Mobile Informal Learning

Dirk Börner (Speaker), Christian Glahn (Speaker), Specht, M. (Speaker)

    Activity: Talk or presentation typesOral presentationAcademic

    Description

    Presentation for the Education in the Wild: contextual and location-based mobile learning in action workshop at the STELLAR Alpine Rendez-Vous 2009. November, 30-December, 3, 2009, Garmisch-Partenkirchen, Germany.

    Mobile devices are gradually becoming ubiquitous and useful for personal informationmanagement and communication through different channels. This mobile revolution depends ontwo paradigms: firstly, the mobility of people and information, and secondly, the personalisationand contextualisation of information. This leads to new understandings of connectedness,interaction, participation, and context. In the field of education these paradigms have beenreflected by the concepts of “flexible learning” and “situated learning”. Flexible learning has beenthe key concept of distance education for many years and focuses on the flexible organisation oflearning tasks in the context of formal education. Situated learning has its background inworkplace learning and refers to the arrangement and to the embeddedness of learningexperiences in real life or authentic environments. Both concepts play an important role for thedifferent approaches of mobile learning.While the majority of flexible learning approaches have been related to formal education withpredefined learning goals, the situated learning approaches have been linked to informal andincidental learning. With regard to acquisition of domain knowledge and skills, informal andincidental learning is characterised by its learner centred, weakly structured, and incidentalnature. This type of learning is triggered by and situated in activities, experiences, and events.These “learning fragments” are usually not isolated to the learner, but part of a long‐termlearning process in which different learning goals are followed in parallel. Furthermore, learningprocesses have been identified as tightly coupled activity and reflection phases.The main benefit of mobile technologies in this context is their availability, when learning andlearning needs occur to people. Thus enables people to connect their fragmented learningexperiences to their long‐term learning goals. This raises the question on the aspects anddimensions that are key parameters influencing learning processes, and on the technicalconsequences of these aspects for developing mobile solutions to support informal and incidentallearning. Besides of appropriate educational content, contextualisation, personalisation,interaction, awareness, and reflection are the main aspects that need to be explored in greaterdetail.Contextualization is a key concept for informal learning activity support enhanced by theopportunities offered through mobile technology. Personalisation facilitates and accommodatesthe individual differences within the learning activity based on individual characteristics. Theinteraction aspect is crucial to organise information flows and navigate through differentchannels. Awareness is an important aspect for learning that can be related to several stages ofthe learning process, depending on the ability to select and to structure available information in alearning situation, as well as to relate this information to prior knowledge. While awarenessfocuses on the perception and selection of information, reflection considers structuring andanalysis of information.The challenge is to identify relevant patterns for these aspects resulting in a framework formobile informal learning considering the different aspects and phases of learning processes andsupporting the design of mobile solutions for different forms and stages of informal andincidental learning.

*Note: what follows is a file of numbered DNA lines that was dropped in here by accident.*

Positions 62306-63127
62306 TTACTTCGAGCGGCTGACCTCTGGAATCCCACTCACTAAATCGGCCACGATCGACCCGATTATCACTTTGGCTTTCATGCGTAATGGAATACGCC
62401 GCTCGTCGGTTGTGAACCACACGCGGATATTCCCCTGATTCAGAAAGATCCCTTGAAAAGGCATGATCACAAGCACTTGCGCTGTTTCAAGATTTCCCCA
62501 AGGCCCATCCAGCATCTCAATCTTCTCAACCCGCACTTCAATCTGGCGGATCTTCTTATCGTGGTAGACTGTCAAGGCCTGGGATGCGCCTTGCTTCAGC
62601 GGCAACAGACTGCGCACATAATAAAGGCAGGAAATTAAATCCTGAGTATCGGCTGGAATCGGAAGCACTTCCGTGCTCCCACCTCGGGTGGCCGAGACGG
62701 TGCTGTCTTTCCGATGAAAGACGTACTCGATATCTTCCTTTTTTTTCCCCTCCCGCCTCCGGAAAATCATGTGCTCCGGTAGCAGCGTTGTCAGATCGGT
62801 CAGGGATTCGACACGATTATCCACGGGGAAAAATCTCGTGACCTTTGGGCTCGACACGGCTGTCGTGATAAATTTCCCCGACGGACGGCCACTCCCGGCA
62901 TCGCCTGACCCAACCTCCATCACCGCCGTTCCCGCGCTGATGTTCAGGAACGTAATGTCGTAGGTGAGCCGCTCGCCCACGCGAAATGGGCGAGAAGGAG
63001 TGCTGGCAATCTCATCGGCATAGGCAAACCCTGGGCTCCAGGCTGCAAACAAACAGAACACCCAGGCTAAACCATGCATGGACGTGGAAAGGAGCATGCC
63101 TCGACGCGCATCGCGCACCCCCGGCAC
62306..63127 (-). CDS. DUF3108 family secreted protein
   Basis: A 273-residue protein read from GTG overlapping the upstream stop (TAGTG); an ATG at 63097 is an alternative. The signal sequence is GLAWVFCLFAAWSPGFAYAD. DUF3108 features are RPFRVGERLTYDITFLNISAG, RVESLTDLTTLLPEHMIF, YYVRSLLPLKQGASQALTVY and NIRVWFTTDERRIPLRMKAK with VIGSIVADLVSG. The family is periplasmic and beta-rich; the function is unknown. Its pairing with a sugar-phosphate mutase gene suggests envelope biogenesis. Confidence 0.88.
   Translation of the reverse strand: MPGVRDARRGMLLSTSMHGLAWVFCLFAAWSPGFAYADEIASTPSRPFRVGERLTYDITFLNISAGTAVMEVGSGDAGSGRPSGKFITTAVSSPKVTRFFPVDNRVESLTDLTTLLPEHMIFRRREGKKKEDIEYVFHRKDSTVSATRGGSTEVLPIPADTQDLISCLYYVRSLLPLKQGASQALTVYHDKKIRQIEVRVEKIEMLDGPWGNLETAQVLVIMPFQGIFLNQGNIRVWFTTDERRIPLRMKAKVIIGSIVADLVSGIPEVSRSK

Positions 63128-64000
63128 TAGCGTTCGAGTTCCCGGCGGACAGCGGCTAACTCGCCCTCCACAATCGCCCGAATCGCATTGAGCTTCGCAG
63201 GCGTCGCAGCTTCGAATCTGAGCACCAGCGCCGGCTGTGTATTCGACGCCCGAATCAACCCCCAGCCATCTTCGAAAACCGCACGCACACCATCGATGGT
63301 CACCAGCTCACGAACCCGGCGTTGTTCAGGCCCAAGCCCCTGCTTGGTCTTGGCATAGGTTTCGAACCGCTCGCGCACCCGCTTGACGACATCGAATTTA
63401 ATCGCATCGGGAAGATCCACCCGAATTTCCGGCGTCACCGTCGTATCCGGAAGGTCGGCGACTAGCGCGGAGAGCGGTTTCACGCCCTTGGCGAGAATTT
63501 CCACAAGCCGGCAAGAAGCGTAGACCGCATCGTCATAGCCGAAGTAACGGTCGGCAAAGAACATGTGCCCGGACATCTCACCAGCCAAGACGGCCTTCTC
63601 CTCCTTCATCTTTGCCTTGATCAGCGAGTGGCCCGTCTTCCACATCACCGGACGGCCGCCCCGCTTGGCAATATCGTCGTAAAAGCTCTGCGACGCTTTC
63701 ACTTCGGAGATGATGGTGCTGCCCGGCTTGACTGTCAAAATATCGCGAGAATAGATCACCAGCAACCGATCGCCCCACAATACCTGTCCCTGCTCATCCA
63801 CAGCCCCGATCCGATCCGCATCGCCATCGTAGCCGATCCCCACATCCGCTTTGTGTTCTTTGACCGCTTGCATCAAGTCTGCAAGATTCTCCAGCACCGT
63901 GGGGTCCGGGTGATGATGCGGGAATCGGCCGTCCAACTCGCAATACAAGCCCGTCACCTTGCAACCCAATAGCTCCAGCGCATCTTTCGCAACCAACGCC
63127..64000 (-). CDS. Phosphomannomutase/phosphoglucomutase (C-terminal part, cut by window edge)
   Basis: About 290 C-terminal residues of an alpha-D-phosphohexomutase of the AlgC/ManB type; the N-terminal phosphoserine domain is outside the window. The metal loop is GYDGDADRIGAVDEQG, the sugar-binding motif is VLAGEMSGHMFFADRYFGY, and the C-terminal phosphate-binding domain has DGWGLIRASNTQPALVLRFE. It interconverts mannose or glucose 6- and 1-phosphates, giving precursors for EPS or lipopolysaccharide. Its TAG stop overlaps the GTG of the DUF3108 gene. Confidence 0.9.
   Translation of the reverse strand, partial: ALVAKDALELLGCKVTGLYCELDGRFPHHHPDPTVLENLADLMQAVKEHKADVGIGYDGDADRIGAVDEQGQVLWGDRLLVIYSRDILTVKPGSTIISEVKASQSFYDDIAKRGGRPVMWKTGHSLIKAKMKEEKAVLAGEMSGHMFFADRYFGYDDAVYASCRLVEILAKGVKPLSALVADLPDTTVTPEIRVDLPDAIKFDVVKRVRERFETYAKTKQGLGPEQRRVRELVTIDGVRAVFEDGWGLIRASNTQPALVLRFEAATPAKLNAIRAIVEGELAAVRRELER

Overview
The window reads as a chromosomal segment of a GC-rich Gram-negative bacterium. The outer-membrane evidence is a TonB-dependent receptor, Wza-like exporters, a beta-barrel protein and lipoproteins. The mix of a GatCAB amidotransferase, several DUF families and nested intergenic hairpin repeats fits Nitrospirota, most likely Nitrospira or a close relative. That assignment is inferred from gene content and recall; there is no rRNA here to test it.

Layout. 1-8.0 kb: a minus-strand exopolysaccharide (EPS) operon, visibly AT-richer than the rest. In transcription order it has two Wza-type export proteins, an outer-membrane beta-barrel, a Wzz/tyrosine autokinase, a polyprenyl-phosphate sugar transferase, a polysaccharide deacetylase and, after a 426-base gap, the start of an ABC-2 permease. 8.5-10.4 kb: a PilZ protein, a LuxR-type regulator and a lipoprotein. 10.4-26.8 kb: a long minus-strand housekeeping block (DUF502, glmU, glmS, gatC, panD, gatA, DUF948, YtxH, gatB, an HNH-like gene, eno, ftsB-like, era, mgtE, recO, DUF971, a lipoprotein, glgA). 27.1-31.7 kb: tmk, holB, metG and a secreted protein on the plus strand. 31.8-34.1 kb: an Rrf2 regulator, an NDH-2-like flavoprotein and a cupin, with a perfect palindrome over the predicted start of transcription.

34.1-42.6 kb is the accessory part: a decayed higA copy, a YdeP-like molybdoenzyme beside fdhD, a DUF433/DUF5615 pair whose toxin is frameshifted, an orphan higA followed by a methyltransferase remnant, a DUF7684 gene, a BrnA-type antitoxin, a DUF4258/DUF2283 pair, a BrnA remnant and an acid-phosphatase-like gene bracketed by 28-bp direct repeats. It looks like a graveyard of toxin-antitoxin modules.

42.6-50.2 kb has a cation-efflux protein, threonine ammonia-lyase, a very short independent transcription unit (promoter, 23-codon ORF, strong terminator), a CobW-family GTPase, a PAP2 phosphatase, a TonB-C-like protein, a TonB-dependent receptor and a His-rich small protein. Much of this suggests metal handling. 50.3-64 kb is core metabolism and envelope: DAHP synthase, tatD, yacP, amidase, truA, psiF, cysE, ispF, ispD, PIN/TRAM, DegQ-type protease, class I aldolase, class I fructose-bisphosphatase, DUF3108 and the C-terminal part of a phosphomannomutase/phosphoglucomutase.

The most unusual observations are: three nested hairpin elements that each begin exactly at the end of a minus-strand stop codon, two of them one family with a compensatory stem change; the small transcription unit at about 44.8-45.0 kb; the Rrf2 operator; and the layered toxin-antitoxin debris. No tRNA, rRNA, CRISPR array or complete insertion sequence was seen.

Period30 Nov 2009 - 3 Dec 2009
    Event titleSTELLAR Alpine Rendez-Vous 2009: Education in the Wild: contextual and location-based mobile learning in action workshop
    Event typeConference
    LocationGarmisch‐Partenkirchen, Germany, Bavaria
    Degree of RecognitionInternational

    Keywords

    • mobile learning
    • Informal learning